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Popular Elsewhere

13:32 UK time, Friday, 24 June 2011

A look at the stories ranking highly on various news sites.

It's Glastonbury weekend, it's been raining so cue pictures of Glastonbury fans covered in mud. But the Daily Mail has upped the stakes, on their most read piece with a picture of a "Gran" pushing her way through the welly-clad crowd with a walking frame. It's complete with a reference to "pensioner pop" and is enough proof for the paper that music fans are getting older.

No mud is in sight for some music fans. Just pool parties and now desert landmarks. That 's because, as the LA Times' most popular story claims, Las Vegas has become the electronic dance music capital of the world. The reason behind the location change from Ibiza is the increased popularity of the genre in the US. DJ Kaskade explains: "Now when you turn on the radio you hear JLo and Britney Spears copying the music we've been making for 10 years".

Women's football isn't one you often see in the most popular lists of newspapers so the confession "I would drink every day on my own until I passed out" may explain Kelly Smith's appearance on the Independent's list. Ms Smith, who is on the England Women's team, but also plays for Boston Breakers, says she realised she had a problem in 2004 when she drank her way through her time with a broken leg. She isn't sure she'd call herself an alcoholic and says she has never played drunk. Despite this revelation the piece still manages to squeeze in comparisons to men's football, a recognition that this could be annoying, and confirmation from Ms Smith herself that this is annoying, and then an in depth comparison to male footballer Wayne Rooney, anyway.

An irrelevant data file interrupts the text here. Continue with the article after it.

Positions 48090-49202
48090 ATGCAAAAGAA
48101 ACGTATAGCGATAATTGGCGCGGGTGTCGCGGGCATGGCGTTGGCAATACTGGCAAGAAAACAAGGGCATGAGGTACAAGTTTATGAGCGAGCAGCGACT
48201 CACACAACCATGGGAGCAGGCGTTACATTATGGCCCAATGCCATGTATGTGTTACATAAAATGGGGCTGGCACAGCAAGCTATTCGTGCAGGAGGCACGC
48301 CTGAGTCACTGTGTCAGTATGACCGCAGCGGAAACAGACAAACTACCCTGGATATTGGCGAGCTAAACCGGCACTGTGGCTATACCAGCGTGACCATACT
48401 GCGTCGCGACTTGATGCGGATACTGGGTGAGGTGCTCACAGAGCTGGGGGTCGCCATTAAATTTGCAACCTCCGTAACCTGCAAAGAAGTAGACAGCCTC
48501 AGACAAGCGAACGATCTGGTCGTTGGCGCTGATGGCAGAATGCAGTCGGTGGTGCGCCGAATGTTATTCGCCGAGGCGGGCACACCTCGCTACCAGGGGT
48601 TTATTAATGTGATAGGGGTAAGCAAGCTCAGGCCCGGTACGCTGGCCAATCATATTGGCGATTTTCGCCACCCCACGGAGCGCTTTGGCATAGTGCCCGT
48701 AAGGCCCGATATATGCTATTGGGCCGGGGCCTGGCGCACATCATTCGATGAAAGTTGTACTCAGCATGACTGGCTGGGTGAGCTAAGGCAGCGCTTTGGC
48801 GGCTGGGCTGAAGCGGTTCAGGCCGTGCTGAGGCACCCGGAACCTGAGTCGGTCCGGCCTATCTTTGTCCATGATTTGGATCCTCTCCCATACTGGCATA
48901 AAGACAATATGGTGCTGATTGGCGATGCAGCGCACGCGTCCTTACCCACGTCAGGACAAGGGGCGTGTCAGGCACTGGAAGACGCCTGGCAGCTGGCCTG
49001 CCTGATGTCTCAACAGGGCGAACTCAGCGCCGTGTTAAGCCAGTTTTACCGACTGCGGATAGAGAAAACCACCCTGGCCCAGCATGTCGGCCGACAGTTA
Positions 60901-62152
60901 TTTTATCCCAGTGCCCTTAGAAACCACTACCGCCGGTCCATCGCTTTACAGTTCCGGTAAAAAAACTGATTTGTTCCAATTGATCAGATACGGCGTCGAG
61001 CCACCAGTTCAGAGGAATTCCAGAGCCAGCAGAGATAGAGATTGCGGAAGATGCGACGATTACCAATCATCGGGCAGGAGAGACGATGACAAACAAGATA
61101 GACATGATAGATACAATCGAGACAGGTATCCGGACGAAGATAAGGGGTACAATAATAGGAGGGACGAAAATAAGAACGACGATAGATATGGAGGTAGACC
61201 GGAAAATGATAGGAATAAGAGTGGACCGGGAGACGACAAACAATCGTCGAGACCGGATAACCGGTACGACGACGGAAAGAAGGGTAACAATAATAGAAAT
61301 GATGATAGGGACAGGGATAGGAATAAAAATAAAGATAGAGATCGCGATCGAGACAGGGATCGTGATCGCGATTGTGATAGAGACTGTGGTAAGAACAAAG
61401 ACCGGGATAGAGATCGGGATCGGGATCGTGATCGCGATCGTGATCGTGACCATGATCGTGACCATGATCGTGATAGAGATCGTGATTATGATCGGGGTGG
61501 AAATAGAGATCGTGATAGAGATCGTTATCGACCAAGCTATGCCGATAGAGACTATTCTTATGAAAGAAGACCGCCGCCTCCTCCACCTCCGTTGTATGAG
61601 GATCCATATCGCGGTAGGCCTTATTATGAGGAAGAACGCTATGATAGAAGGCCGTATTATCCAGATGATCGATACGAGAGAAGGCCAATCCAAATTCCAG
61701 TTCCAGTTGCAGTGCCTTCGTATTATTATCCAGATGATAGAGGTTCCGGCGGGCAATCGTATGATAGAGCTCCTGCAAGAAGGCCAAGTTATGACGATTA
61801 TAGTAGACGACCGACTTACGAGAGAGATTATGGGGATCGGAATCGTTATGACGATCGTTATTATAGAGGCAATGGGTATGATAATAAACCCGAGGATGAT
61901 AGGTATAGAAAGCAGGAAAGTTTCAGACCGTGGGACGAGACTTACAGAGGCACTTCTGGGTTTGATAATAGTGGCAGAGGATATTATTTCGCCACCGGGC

Google Doodles are becoming a much sought after sign of recognition. The drawings on the front page of the search engine's website celebrate "all kind of random occasions" says CNN's most popular article. A delightfully obscure anniversary picked out by CNN is the painter Paul Cezanne's 172nd birthday. The rising importance of Google's recognition is shown in complaints that the company didn't recognise Gay Pride month with a sketch.

Finally, a tale of decline playing out in public is Forbes' most popular story. Tom Anderson, the guy who used to automatically add himself as your friend when you signed up to MySpace, hasn't been that attentive on his own page. It points out that the site's co-founder hasn't updated his page since March. Unfortunately, the last update was "What's hot on MySpace". Apparently not much, Forbes retorts. Ouch.


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